History of the EAMN

The EAMN formed from an amalgamation of meteor observers across Australia.† To understand the history of the EAMN, please read below the history of the former ASVMS (Astronomical Society of Victoria Meteor Section)

The Meteor Section of the ASV has been in operation for around 50 years. Its fair to mention that the information I have on the early beginnings of the section was handed to the section by Rod Brown a few years ago.

Through information from ASV Journals (1948 - 1974) and Yearbooks (1964 - 1992) it has been found that there was no mention of the section being in operation before 1947. In 1947 a number of sections were established these included the Variable Star, Mirror Making and Computing Sections.

In 1948 J. Fraser-Patterson sought support in establishing the Meteor Section. There was a number of reports by J. Fraser-Patterson that year and a mention of the section in a journal. It seems that despite the efforts of this gentleman, support for the section was not sustained and the section lapsed in that same year.

The current Meteor Section was formed in 1986 and its first director was Daryl Martin. In the years between there is mention of meteor related activity and talks. The Journals report on syllabus items at general meetings. In the 1960ís some keen observers, Bruce Tregaskis and Jim Trainor joined the society and the reporting of such phenomena picked up. In 1963 the Current Phenomena section was formed and it tended to focus on these sorts of observational activities. Both Jim and Bruce observed showers on occasions.

Daryl Martins name appeared as director in the years of 1987 and 1988. It seems that during this time Roger Vodicka was acting in an assistant directors role handling observations for the section. In 1989 no director was mentioned. In 1990 the current section director and longest running director, Roger Vodicka, was appointed. Since 1987 the section has been quite active with many observers putting in over 100 hours per year. The section has also developed and upgraded a meteor observing kit which is now in use. Currently Roger Vodicka is still the section director and I am acting in an acting directors role sharing tasks with roger. With the advent of the Internet the section has had much correspondence with overseas observers and has an e-mail address. This web page has been developed and is still under constant construction.

Since about 1993 the meteor section has been a little quiet with a lower number of observations being made, but the section is making inroads to get back on track with a bigger presence at meetings and events. The section is now producing a newsletter titled' METEOR' which is about 6 pages long and is out every 2 months. The kit has been upgraded as well as our observing forms. A database for our observations is being built by Roger and myself to increase the usefulness of our observations. The section has also been running bi-monthly meetings which have been very successful.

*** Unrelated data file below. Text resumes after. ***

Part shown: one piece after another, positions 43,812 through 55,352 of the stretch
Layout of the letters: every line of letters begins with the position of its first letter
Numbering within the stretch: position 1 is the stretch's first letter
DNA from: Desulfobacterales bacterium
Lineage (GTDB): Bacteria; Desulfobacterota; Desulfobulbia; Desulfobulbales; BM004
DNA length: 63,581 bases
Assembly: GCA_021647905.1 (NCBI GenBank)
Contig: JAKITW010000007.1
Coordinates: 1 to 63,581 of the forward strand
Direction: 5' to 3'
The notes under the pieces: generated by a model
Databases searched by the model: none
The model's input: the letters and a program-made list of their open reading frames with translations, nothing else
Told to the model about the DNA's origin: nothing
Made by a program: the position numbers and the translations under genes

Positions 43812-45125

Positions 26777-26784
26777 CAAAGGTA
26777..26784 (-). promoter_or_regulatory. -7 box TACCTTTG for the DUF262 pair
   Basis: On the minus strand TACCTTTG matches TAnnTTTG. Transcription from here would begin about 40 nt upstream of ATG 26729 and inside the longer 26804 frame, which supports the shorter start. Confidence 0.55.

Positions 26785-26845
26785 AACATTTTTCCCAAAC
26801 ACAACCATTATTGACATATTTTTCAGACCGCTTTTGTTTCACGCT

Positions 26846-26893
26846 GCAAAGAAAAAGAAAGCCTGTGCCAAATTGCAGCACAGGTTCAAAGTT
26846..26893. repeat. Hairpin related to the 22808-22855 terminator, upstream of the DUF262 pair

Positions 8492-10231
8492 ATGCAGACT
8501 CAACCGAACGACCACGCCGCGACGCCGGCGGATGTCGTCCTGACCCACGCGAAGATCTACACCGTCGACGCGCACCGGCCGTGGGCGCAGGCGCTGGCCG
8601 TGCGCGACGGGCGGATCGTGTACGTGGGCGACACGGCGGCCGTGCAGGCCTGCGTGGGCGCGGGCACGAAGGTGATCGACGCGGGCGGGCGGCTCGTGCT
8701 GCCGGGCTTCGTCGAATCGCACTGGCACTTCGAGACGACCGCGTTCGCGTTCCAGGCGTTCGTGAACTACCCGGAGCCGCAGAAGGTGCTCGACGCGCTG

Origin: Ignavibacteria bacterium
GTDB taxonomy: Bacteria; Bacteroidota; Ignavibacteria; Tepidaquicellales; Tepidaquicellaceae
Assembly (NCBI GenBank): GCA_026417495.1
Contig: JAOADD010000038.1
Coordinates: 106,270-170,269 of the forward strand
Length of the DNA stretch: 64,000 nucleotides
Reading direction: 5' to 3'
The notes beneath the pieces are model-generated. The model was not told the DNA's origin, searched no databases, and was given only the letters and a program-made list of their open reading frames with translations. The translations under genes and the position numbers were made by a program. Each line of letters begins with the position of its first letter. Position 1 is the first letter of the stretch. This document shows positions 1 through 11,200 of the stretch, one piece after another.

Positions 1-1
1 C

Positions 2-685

Observations in 1997 and 1998 have been increasing and have been of a good quality.  The section now has around 15 - 20 members and is growing month to month with more people showing interese.† The end of 1998 was a highlight with the ASVMS trip to Woomera S.A to see the Leonids in November.† The Leonids put on a huge fireball display, the highlight for the sections biggest field trip to date.† It was well attended with about a dozen people going.† This time period also saw the birth of the EAMN (Eastern Australian Meteor Network) designed to incorporate meteor observers from all areas around Australia with website and newsgroup.

1999 saw an increase in meteor observing, and another trip for the Leonids, this time to Coonabarrabran, NSW, which was again well attended.

The next highlight for the section, and its greatest field trip ever, was the 2001 Alice Springs Leonids trip.† Almost 40 people attended, and were able to witness one of the greatest displays of meteors in recent history, with at is peak, 4000 meteors per hour visible to the naked eye.

The ASVMS changed directorship from Roger Vodicka at the end of 2001 to pass to myself until the end of 2004.

Observations have died back somewhat since, however, the major streams have been well covered in the years 2002 to 2006, particularly the Orionids 2006, which was well observed from the LMDSS at Heathcote.† This period also saw Lance Kelly take over the directorship in 2005.† Lance is the current meteor section director as at the start of 2007

The future looks good for the ASVMS and EAMN.


Adam Marsh.
Asst Director, ASV Meteor Section.


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